Therefore, Cuddy recommends that before going into an evaluative situation, such a job interview or before giving a presentation – simply take two minutes (in private!) and adopt a power pose – put your hands in the air in a V or stand in the Wonder Woman pose. It will impact not just how others perceive you but also how you perceive yourself.

Finally, Cuddy points out that people may be afraid that by adopting these techniques, they may be “faking it til they make it”, but what happens when they get to where they want to be and feel like they shouldn’t be there – or suffer from “Imposter Syndrome”? Her advice is simple, don’t fake it til you make it, fake it til you become it.


To view Amy Cuddy’s Ted Talk, please click on the link below:

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Emotional Intelligence and Emotional Labour

Emotional Intelligence and Emotional Labour: A Comparison Study Using the Emotional Capital Report (ECR) by Martyn Newman & Kenneth H. Smith

Education and Society
Vol. 32, No. 1, 2014


This study examined the relationship of emotional intelligence (EI) to jobs requiring emotional labour in a sample of 6,874 participants from eleven countries or geographical regions. In particular, the current study examined the relationship of a mixed model of EI, as measured by the Emotional Capital Report (ECR), to emotional labour identified in recent literature as performed by workers in three types of service occupations, customer service, social control and caring. Previous research had reported that individuals high in EI may be more likely to perform well in jobs requiring emotional labour and, as such, emotional labour was an important moderator of the EI-performance relationship.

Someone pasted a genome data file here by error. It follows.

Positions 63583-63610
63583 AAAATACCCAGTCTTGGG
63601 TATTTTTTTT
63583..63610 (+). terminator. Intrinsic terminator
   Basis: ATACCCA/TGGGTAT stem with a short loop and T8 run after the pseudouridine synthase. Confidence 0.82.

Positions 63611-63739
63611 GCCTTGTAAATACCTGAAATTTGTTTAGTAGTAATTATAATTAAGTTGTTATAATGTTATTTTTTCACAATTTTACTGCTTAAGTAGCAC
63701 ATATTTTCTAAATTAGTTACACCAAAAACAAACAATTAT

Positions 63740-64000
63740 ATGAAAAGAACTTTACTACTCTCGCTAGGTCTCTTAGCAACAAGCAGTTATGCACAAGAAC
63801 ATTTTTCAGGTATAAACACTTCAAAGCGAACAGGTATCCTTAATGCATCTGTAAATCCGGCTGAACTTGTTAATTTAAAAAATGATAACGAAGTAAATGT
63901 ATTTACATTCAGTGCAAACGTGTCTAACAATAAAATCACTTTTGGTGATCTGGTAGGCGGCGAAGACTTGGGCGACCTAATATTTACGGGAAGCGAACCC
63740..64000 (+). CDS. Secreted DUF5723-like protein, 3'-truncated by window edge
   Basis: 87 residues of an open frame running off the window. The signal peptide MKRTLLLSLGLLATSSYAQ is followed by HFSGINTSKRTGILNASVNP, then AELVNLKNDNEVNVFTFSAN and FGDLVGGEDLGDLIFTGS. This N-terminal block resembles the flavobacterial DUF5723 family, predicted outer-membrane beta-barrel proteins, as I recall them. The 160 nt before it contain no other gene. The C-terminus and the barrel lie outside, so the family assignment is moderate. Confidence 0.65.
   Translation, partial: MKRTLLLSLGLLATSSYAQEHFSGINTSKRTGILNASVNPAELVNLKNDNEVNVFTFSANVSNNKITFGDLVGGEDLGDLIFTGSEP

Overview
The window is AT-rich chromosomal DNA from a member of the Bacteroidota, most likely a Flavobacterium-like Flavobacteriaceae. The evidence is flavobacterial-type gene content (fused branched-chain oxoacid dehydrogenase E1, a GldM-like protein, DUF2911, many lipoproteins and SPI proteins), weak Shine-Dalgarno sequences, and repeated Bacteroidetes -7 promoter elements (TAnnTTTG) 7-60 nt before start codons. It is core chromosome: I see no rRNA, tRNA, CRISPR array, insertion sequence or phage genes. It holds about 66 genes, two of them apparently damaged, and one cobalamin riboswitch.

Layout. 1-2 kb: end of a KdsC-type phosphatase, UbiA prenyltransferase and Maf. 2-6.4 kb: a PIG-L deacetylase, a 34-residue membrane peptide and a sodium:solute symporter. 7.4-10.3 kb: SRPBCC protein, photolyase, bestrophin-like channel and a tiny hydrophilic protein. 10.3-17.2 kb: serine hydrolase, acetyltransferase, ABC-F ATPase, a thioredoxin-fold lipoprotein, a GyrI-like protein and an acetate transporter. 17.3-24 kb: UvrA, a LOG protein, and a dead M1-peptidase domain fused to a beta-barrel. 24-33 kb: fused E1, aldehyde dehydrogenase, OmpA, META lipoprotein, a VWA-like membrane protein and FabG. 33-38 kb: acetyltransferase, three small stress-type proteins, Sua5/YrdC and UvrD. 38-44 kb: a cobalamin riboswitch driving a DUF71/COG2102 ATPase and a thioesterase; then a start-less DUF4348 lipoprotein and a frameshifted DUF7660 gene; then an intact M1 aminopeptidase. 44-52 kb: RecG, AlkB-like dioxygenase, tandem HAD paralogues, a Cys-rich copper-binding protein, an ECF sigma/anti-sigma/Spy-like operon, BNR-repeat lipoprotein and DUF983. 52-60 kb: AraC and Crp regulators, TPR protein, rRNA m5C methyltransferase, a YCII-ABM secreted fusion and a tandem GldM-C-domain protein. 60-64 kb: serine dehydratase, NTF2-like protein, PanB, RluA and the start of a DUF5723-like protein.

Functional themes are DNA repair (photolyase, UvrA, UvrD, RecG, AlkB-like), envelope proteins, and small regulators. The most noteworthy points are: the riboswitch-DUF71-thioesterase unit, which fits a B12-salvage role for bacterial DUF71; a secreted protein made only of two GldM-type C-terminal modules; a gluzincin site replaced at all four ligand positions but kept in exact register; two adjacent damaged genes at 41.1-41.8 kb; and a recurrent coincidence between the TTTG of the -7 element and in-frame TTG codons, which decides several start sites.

Results of this study supported the existence of a moderate relationship between a mixed model of EI and emotional labour and thus provided further support for this claim. The findings suggest that where jobs require high emotional labour, EI is likely to assist individuals to know both when to perform emotional labour and how to alter emotional behavior to meet organizational goals. Furthermore, when service occupations were examined for the type of emotional labour performed, those in customer service occupations produced significantly higher scores on 8 out of 10 ECR subscales. Taken together, the findings suggest that when considering the EI-performance link it is important toconsider both the occupational context as well as the emotional intelligence of individuals. Limitations of the study and future directions are discussed, along with practical implications for both researchers and human resource personnel seeking to improve the job related performance of employees.

Read the full article here: Emotional Intelligence and Emotional Labour- A Comparison Study Using the ECR